Small-scale structures have been observed in the landfalling hurricane / tropical cyclone boundary layer, including boundary layer rolls and streaks, and mesovortices. Roll structures have been linked to variations in the surface wind field observationally and through modeling. Damage mapping in Hurricane Andrew revealed small, coherent regions of enhanced damage.
To explore the relationship between small-scale wind field features and damage, Doppler On Wheels (DOW) mobile radars were deployed near the landfalls of hurricanes Harvey and Irma during the summer of 2017. Intense and complex mesovortices were observed from inside the eye of Harvey. In addition, much smaller, ~ 1km tornado-scale, vortices were documented in the eyewall, as well as the ubiquitous boundary layer rolls. A DOW-mounted anemometer at 8 m AGL measured 1-second winds of 65 m/s during the eyewall passage. 300 m upstream, two vehicles were lofted and a building destroyed. Anemometer data illustrate the contributions of mesovortices and tornado-scale vortices to the surface wind field.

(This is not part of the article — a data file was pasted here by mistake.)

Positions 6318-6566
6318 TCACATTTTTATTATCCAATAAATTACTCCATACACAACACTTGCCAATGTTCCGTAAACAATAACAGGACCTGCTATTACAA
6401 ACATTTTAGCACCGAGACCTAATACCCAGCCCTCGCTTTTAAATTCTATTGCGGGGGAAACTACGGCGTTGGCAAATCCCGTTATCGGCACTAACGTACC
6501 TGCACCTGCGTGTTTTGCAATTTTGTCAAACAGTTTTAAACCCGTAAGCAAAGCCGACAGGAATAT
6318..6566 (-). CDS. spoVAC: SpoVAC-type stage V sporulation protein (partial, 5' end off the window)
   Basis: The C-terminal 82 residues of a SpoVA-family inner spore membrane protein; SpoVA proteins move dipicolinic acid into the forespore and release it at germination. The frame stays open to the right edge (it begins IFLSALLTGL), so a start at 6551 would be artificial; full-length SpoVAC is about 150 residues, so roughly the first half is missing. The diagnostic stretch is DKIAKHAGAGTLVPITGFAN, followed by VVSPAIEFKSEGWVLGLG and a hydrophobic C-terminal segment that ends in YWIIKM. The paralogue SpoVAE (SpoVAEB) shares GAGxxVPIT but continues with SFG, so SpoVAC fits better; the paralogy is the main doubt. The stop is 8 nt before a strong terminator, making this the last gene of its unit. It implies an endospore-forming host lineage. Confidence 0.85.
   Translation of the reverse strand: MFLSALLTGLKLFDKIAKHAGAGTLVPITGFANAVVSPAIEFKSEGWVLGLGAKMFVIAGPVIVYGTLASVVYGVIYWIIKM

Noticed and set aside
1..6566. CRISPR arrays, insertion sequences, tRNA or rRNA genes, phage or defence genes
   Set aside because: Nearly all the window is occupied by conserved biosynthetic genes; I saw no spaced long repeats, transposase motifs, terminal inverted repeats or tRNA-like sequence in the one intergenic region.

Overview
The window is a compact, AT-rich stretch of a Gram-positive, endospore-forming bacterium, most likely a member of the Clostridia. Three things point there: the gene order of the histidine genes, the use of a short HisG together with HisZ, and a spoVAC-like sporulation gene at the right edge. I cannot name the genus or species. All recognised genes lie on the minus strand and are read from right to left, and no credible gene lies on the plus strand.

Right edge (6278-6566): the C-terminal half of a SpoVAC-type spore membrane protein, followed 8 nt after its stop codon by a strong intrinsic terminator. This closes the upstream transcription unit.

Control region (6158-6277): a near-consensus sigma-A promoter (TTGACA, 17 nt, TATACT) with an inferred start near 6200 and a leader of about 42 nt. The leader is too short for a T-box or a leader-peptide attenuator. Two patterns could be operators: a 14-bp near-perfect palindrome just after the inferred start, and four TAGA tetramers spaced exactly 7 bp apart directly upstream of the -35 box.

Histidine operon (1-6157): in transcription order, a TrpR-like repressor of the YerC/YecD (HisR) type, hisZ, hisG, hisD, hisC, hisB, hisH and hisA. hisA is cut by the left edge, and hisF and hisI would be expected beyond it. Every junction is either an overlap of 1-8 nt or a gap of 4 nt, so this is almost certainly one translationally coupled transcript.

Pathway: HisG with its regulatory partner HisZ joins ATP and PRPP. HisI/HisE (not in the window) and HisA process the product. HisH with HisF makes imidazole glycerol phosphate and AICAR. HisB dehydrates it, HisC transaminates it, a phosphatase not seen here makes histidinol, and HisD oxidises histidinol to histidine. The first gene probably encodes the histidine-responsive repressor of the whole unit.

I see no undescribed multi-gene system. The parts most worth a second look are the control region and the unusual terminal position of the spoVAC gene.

We will present an analysis of the evolution of the eyewall mesovortices and tornado-scale vortices and how these may relate to regions of documented enhanced damage.